Smelly softening woofer and midranges

I have noticed a warm, plasticy smell coming from a speaker in my system. The plastic cones of the speaker seem to be getting soft, sticky, and attracking dust. I'm running within the power rating of the speaker. Polarity is fine. I never run over half volume, certainly not reference levels. Sound seems ok. I'm wondering what might be going on and how to troubleshoot things. Any ideas?
Roger, how old is the speaker and what part of the speaker is getting sticky (e.g., tweeter, woofer)? If it's a woofer, try pressing it in with your hand (fingers spread touching the cone around the dust cover of the speaker) when the power is off. Any rubbing noise?
Ozfly, Speaker is less than a year old. Tweeter seems fine. There are two 6 1/2" woofers and a 5 1/4" midrange. Using your test method, the woofers were both quiet upon light compression. The midrange, however, made a rubbing sound-almost like the sound of a manual bicycle tire air pump, both on the in and out cycle of the test. The speaker's been off all day while I was at work. Nothing sticky noted now. Watcha think? Roger
Additionally, speaker sounds rather flat and veiled-certainly not clean sounding. Could be related, or perhaps an unrelated placement issue.
Would you consider unscrewing one of the smelly drivers? If yes, do so, DON'T disconnect it and place it on a stool (or any support). Drive the spkrs and check if the driver is heating up.
It sounds like you're overheating the voice coil -- but why is beyond me (dc entering the system? Coils shot??). As you say, you don't drive the spkrs too hard anyway...
It sounds like your midrange voice coil is shot or there is simply some dirt interfering with the voice coil. There should be no sound (I suspect that your midrange on the other side is quiet -- if it makes the same sound, then it might not be a rubbing voice coil but simply the sound of the speaker assembly being compressed). Since the unit is less than a year old, I would contact the manufacturer/dealer you purchased them from and ask what the appropriate next steps would be.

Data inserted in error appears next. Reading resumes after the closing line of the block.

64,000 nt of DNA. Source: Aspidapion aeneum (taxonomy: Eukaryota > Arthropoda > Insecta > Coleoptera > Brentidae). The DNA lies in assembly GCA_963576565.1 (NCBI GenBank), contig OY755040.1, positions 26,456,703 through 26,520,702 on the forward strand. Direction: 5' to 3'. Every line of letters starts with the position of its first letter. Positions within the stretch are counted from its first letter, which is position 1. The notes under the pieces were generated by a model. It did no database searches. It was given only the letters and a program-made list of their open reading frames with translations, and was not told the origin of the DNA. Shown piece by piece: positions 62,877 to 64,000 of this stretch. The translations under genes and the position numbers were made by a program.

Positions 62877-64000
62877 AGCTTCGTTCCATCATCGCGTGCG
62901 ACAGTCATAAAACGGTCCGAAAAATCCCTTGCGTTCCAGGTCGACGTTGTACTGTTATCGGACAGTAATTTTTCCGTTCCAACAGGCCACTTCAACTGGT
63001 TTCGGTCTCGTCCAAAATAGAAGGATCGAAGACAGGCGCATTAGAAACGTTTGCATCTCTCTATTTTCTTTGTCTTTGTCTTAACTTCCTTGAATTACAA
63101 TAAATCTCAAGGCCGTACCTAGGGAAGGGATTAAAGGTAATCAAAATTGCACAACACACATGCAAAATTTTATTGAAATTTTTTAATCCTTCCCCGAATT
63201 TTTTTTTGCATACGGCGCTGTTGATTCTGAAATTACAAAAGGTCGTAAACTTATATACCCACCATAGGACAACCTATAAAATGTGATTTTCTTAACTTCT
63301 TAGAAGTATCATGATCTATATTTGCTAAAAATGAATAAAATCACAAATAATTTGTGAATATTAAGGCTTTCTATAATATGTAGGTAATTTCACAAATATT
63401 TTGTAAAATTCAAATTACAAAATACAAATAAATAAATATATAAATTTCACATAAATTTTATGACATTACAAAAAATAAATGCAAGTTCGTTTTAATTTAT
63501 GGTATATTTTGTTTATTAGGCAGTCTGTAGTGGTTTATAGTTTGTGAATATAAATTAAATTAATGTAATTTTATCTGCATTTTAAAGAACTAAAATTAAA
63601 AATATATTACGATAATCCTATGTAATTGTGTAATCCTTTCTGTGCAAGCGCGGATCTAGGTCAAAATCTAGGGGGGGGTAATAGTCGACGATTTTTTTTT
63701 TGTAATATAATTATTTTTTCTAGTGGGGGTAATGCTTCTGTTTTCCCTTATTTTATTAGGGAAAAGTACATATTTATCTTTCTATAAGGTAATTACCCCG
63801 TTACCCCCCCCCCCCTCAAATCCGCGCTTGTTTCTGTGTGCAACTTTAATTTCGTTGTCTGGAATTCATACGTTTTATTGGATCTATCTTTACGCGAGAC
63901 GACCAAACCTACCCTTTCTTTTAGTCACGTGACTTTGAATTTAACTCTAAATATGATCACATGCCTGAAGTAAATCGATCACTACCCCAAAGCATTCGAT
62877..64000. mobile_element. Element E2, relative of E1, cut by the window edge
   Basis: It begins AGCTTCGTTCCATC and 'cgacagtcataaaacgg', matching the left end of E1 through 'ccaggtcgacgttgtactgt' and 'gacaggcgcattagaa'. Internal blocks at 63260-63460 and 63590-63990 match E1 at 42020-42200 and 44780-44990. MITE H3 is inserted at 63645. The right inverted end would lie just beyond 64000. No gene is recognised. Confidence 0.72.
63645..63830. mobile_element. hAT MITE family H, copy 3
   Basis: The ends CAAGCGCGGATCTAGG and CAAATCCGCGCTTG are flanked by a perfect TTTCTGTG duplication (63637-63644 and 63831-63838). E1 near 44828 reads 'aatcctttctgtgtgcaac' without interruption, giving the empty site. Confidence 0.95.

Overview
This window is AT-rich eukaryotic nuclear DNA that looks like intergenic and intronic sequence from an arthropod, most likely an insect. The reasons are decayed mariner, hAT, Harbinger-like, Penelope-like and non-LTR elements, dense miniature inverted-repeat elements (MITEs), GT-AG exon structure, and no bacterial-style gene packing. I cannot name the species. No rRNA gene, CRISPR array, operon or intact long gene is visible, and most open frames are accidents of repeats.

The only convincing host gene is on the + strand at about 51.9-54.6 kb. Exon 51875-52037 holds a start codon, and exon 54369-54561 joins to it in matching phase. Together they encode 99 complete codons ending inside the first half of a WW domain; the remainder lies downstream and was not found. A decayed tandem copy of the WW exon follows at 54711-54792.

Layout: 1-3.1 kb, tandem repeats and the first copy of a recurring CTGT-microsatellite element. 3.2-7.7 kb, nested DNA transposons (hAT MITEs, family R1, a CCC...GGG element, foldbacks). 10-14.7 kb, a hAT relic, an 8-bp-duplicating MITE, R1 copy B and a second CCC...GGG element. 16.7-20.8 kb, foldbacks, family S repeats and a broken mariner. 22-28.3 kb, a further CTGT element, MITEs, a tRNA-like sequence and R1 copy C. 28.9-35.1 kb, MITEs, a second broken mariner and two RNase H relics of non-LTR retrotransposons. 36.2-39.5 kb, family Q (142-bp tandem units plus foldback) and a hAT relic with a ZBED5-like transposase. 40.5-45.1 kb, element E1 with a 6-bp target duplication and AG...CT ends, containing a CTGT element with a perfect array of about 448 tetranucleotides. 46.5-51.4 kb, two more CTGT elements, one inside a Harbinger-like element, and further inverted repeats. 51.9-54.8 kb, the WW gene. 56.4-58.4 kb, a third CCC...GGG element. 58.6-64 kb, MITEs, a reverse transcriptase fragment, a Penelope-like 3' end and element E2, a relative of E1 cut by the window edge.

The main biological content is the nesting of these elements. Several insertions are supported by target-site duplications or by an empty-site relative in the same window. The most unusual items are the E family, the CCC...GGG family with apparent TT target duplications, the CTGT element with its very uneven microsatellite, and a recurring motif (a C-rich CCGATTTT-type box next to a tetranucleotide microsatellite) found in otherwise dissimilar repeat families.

If I were a betting person, I'd bet you would need to replace the midrange speaker (or at least the voicecoil/spider/cone assembly -- if you do this, be sure to clean the magnet gap with folded masking tape before reinserting the coil -- send me an email for more details if you have to do that). When the voicecoil rubs as it moves, it will heat up and I believe your stickiness comes from the heat buildup impact to the speaker. You may have had the problem from the onset, but it could just be getting worse with wear as the heat damages things further and the damage then causes more heat. Or, as Gregm suggests, you could have had some dc going to the speaker.

In any case, I suggest you contact the folks you bought the speaker from to see if it is under warranty or if they have suggestions specific to your speaker.
Great ideas gang. I'll do more testing later this week. Since the speaker is still under warranty, I want to avoid any extensive tests that might void the warranty. Everything is pointing toward the midrange voice coil.
Do you or anyone else smoke in the same room with the speakers?
The speaker is in a non-smoking environment. I haven't had the speaker long. The previous owner may have been a smoker. I really don't know. What effect would smoke have?
Nicotene will coat the plastic cone making it sticky.